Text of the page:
Daz: Hey, I just say, code of the street – they got to handle it. When they walk outside they house, you don’t know if you gonna get your head blown off or whatever. ‘Cause I know when they come to California, it’s different. On the East coast, they bangin’ and everything, and I respect they gangsta. Everybody bangin’. I was just in Dallas, I walked in a house, there was AK’s pointed at the door. It’s an image that they trying to project, that they wasn’t projecting back in the day. I done had Jim Jones in my house getting tattoos and all that stuff. I didn’t hear him say Blood or none of that one time. Jim Jones, he don’t even say nothin’ to me now, trying to take that Blood stuff to the [next level]. If I was really just trippin’, I’d start trippin’- just handle it.

AllHipHop.com: Tell me about this DVD, DPG Eulogy. That’s a rather serious title.

Daz: It drops August 23. For those interested in seein’ what it’s really like, www.dpgrecordz.com or www.westsidecollection.com to pre-order in the meantime. Real serious s**t.

AllHipHop.com: I’m really tired of the Kurupt questions and answers you get. But one quick thing. VH1 made this film, "Play’d: A Hip-Hop Story." The storyline traced the feud between a duo, and Faizon Love did his Suge Knight impersonation. As the root of that, how do you think the media has perceived what’s really gone on with you?

Daz: I had liked that movie, it was real. But the perception of me and Kurupt, there’s been a lot of backstabbing, a lot of homies have been shot, beat up. He runnin with Suge, and Suge is settin’ up n***as and doin’ all that stuff, and Kurupt right there with him. Ain’t coming back and trying to be friends. I couldn’t do no records knowing he probably could switch on me like he did. After people dying, ain’t no coming back from that. We had our great times. It’s over. Petey Pablo’s chain bigger than his! [laughs]

AllHipHop.com: It seems like this past year, you’ve gotten back into production. What prompted this?

Daz: I been producing for Youngbloodz, T.I., just moving! People wasn’t working with me ‘cause the money. When I sell a beat, I get that up-front money, then that back-end money. But that back-end money be slow with these big companies. I really just stopped making beats for everybody else and stayed making ‘em for myself.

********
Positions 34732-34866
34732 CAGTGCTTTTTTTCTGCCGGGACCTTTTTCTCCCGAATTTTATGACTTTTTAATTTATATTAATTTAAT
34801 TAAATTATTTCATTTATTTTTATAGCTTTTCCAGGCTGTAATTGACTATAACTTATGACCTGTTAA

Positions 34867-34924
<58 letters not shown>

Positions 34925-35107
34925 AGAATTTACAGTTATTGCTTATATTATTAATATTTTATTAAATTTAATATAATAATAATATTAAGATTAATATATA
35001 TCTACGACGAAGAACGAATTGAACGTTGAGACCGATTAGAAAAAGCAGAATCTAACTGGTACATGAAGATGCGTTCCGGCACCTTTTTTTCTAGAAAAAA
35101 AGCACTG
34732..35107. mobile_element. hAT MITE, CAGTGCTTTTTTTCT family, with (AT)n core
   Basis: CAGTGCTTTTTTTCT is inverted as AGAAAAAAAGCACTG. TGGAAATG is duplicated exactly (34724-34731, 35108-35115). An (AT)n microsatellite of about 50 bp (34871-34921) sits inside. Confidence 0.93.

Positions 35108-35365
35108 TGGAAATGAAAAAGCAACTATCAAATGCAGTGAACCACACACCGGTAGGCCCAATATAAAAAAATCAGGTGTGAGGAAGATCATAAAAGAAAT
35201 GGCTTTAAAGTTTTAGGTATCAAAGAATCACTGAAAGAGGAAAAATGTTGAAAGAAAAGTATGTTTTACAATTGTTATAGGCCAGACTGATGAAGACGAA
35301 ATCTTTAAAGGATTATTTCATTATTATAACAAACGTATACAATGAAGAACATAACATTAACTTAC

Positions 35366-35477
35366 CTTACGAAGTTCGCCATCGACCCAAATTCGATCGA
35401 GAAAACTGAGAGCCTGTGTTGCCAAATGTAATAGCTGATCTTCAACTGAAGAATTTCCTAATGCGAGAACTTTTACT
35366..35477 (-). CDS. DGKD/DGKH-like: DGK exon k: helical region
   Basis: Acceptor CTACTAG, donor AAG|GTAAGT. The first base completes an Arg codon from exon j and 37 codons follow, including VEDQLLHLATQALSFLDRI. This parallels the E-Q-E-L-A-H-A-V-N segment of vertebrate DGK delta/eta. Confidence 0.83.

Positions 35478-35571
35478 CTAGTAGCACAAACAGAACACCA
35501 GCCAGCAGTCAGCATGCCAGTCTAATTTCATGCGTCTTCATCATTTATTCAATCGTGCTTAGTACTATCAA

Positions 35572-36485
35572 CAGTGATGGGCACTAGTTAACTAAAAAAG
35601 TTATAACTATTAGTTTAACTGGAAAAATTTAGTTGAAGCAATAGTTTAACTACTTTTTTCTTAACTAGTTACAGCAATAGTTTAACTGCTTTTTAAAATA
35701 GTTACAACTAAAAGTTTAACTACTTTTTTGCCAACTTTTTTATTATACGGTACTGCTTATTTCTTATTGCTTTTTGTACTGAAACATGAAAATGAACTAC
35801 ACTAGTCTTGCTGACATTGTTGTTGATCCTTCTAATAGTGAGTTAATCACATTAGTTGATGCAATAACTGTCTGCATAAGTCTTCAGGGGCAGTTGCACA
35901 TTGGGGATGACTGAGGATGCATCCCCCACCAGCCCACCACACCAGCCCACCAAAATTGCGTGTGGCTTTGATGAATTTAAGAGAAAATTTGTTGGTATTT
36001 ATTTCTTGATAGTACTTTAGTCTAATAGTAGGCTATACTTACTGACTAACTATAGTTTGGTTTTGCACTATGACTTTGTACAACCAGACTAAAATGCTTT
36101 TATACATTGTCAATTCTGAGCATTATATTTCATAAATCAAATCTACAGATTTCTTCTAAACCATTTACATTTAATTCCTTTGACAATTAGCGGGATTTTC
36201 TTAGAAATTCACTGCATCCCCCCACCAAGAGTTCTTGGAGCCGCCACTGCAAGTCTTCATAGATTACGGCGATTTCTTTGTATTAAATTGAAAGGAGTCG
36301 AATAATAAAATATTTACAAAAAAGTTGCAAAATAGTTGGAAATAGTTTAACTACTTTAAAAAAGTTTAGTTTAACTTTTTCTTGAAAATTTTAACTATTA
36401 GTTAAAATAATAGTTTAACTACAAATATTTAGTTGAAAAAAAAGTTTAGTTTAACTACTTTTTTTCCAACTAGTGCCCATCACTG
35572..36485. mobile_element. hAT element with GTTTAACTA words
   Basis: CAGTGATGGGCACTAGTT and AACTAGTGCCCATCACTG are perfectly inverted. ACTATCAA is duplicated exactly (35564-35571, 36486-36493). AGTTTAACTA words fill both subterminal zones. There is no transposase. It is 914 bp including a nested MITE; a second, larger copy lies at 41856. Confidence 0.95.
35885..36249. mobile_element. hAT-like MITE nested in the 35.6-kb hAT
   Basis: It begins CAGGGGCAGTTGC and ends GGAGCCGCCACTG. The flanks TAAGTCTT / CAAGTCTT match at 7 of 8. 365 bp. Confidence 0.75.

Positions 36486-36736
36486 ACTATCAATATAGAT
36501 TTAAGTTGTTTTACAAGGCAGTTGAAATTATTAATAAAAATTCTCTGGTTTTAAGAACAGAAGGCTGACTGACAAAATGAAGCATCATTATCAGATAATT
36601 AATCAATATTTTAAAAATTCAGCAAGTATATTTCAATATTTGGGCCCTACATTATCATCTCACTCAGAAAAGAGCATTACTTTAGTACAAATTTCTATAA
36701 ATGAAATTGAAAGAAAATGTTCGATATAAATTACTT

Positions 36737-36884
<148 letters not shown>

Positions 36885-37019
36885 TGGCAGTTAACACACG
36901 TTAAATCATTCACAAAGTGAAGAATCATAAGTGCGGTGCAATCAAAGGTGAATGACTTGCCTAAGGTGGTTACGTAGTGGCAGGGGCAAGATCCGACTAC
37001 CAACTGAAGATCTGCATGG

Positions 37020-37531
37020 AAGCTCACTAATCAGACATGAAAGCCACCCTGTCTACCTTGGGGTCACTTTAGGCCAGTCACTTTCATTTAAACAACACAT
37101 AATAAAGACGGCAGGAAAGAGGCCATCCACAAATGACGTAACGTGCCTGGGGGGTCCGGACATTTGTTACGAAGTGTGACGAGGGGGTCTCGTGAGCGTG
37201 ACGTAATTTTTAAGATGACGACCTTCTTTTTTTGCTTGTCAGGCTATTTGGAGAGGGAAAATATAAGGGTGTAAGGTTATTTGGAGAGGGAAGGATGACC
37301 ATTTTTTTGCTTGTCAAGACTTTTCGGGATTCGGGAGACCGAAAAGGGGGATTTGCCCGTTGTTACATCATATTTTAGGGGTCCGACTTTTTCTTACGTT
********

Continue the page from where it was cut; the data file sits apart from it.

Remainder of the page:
AllHipHop.com: Now that you’ve relocated to Atlanta, have you found it’s hard to manage the many other artists you were putting out like Soopafly and Lil’ C Style and their work?

Daz: I stopped doing that. There’s a lot of attitude with people, and they’re not out there promoting the record, so the records don’t sell. I spent a lot of money on putting the record together, posters, doing all that, and they don’t look at the money I put, but want money back. I break ‘em off. But after I break ‘em off with that ten thou’. But as far as puttin’ people out, I’m tired of that. I’m just putting myself out.

AllHipHop.com: There was talk, when you say ‘eulogy’, or you, Soopafly, and Snoop dropping something as the new Dogg Pound. What ever came of that?

Daz: D.P.G.C., yeah that’s still in the works. Soopafly gonna come with his album, then we do that.

AllHipHop.com: We’re quickly approaching ten years since Eazy-E passed away. Before he was diagnosed, it was you who rhymed about him having AIDs. Were you ever able to be cool with Eazy, and if not, what can be said now?

Daz: [silence] It was at that time of the beefin’ and all that. Eazy was at one show in L.A. when I was on Death Row and he was Ruthless, and he said, ‘What’s up Daz?’ I was young then. I [worked with his son], Lil’ Eazy. Now he saying he didn’t have nothing to do with us. I’m the one who brought him out first, and put him in the magazine! Really, I’m just saying f**k Lil’ Eazy, I don’t like his ass for that comment anyway! He doing his thing, I’m doing mine. I tried to help him out, and now he saying he wasn’t affiliated. He was riding around in our vans with my [crew]. Now he signed with Pete Farmer [Virgin Executive] and wackass Guerilla Black.

AllHipHop.com: You’re not a fan of Guerilla Black?

Daz: Hell nah! I did a song with him. They put the song on a mixtape. I’m lookin’ for my money because they shouldn’t have put that song on the mixtape if they didn’t pay for it. Hey man, f**k Guerilla Black, Pete Farmer, and Lil’ Eazy. It’s Crip, point blank. They want to handle it, handle it. Lil’ Eazy snitched on one of my homeboys from Insane [Crips], and now he doin’ life. So put it out there, he a snitch!

Daz is currently going on tour with Snoop Dogg. Dogg Pound Gangsta is out now.